2. Runny Nose in Cold Weather – The Paramount of All Winter Allergies

As the temperature starts dipping in different parts of the world, people start thinking about purchasing some extra packets of tissues – of course, to combat the runny noses. It’s usually not due to allergy but caused by vasomotor rhinitis. Yes, there might be so many different triggers of vasomotor rhinitis symptoms (nasal inflammation). Some common causes are windy weather, low humidity, strong odors, smoke, perfumes, sudden dip in atmospheric temperatures, etc.

3. Mold Allergies in the Winter

Like other weathers, molds can also be one of the major causes of allergies during the winter. Your life may get miserable in winter if you are allergic to molds. Airborne molds are very common causes of symptoms of allergic rhinitis as well as asthma. Molds can be present outdoors in open-air, especially from late winter to early spring, throughout the rainy season. Also, they might be present indoors, depending on the moisture levels of your home. Molds survive very well in areas with high humidity. If your home or office always remains humid, you may notice various winter allergy symptoms due to molds.

4. Christmas Tree Syndrome

Some people feel immense discomfort when they are exposed to pine trees during holidays. If you notice itchy, red bumps around your nose and cheeks with a runny nose with worsening of symptoms in the peak of winter, you may have Christmas tree dermatitis, also known as “Christmas Tree Syndrome.” How can you get a trigger of allergy from the Christmas tree?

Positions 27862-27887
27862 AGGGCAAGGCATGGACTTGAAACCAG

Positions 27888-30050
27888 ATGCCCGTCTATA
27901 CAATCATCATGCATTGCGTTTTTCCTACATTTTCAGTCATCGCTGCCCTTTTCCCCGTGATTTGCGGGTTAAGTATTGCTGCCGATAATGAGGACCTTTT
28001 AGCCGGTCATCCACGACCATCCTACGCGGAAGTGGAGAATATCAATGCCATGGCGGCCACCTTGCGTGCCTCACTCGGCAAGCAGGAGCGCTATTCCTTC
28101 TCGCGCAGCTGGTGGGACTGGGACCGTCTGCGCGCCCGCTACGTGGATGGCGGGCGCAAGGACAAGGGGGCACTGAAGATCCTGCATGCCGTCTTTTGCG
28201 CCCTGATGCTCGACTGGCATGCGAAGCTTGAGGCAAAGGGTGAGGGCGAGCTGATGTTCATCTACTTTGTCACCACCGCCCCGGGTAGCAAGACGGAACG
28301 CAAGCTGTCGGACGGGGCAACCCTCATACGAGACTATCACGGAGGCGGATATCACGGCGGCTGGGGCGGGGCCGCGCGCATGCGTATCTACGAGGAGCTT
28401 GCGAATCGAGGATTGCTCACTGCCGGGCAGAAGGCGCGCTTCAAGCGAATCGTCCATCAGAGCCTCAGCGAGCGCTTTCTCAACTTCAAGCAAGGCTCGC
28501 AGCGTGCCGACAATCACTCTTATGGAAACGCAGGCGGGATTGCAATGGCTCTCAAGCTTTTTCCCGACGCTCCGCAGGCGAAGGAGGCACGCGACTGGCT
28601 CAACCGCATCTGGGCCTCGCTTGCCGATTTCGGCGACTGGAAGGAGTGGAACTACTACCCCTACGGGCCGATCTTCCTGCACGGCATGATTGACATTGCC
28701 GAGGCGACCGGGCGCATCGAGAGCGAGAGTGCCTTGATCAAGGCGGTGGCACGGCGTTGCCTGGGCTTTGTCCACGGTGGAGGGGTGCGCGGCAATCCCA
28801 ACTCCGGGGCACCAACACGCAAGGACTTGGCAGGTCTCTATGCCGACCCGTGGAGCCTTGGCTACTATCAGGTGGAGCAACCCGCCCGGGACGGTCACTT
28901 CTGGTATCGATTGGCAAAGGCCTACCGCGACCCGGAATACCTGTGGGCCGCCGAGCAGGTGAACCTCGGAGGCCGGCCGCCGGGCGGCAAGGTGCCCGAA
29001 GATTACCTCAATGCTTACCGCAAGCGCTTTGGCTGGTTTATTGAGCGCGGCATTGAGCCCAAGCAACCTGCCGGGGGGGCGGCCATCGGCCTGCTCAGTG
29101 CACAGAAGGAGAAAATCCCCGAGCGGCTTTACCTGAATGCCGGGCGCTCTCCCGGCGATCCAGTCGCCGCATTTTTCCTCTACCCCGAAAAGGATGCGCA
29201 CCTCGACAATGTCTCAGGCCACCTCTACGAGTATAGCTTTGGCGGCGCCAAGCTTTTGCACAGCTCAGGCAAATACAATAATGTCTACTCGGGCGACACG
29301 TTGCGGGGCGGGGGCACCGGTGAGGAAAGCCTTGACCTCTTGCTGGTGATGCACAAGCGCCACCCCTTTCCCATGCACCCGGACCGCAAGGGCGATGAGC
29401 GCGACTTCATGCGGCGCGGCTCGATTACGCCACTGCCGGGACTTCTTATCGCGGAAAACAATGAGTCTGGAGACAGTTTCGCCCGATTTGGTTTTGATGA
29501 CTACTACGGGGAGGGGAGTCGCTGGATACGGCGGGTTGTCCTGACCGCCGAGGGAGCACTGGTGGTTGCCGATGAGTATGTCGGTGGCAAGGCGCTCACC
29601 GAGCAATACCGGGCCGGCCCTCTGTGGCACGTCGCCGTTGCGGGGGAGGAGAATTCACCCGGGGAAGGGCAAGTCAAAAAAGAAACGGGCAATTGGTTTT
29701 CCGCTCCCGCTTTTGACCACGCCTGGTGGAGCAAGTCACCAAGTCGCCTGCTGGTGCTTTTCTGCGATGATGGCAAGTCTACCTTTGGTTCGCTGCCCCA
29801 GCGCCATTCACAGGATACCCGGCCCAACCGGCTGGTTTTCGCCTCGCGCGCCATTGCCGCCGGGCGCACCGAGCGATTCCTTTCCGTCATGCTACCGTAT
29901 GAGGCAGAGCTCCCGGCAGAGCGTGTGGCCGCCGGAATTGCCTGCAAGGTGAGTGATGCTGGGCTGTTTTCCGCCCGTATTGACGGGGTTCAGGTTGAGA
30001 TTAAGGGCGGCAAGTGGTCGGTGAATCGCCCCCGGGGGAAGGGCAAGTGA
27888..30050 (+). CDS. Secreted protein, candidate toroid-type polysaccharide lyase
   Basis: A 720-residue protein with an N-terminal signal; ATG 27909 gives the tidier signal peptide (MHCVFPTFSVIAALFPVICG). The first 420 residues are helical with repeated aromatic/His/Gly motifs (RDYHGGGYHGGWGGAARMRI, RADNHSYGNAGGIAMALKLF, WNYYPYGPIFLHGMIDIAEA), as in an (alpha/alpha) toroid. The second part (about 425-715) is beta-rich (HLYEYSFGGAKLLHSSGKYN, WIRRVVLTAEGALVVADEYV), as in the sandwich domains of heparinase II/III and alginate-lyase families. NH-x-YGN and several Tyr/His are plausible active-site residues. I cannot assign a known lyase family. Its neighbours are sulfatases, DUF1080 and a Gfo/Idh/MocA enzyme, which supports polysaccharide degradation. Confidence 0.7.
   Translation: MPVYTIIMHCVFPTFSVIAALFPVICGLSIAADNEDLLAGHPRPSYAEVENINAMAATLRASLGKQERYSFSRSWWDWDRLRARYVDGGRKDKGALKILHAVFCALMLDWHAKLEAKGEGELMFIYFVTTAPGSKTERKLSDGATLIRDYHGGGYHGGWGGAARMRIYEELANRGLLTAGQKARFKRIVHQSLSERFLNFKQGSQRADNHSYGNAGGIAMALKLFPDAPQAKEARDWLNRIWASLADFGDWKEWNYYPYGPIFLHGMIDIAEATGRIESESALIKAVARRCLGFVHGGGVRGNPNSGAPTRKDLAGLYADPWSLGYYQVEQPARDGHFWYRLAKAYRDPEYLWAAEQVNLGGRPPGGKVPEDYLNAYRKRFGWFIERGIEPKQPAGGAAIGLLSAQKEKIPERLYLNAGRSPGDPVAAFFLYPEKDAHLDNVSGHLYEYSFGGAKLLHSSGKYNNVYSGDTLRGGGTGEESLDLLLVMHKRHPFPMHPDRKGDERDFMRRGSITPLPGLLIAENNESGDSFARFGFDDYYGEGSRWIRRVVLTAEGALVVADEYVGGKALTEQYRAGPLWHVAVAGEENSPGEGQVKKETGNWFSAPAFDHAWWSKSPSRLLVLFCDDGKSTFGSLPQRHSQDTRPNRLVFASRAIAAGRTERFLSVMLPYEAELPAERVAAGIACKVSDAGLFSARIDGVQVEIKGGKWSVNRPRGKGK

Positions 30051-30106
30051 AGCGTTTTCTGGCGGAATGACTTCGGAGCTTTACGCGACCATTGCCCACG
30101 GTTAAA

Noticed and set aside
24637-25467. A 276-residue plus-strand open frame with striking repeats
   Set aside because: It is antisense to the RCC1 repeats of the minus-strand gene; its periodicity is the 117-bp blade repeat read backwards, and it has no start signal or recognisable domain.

Mold surviving on the Christmas tree is usually the culprit.

An artificial Christmas tree is not good either, especially if stored in a damp basement or dusty.

People may have allergies to different components of the Christmas tree.

How Can You Prevent Winter Allergies During Christmas Holidays?

  • Give the real Christmas trees regular showers to ensure there are no molds, pollens, or dirt.
  • Cover yourself adequately while decorating – try wearing a mask, if possible.
  • Ensure proper storage space for fake trees.
  • If you get an allergy even after trying all these tricks, try celebrating with artificial trees only.

5. Cold Urticaria

Cold urticaria is a skin response to the winter season and cold temperature. People prone to cold urticaria usually develop symptoms within a few minutes after exposure to cold weather.

People with cold urticaria may experience a wide range of minor and major symptoms. Some people may have fainting, low blood pressure, and even shock while swimming in cold water.

Young adults are more prone to cold urticaria. Some common symptoms are:

  • Temporary, reddish, itchy patches on the skin exposed to cold.
  • Swelling of hands, particularly when holding objects.
  • Swelling of lips while eating or drinking.
  • Reaction gets worse with the natural warmth of the skin.

Severe symptoms of cold urticaria may include:

  • Anaphylaxis – Response from the whole body, including the racing of the heart, swelling of torso or limbs, fainting, shock, etc.
  • Swelling of throat and tongue, causing difficulty breathing.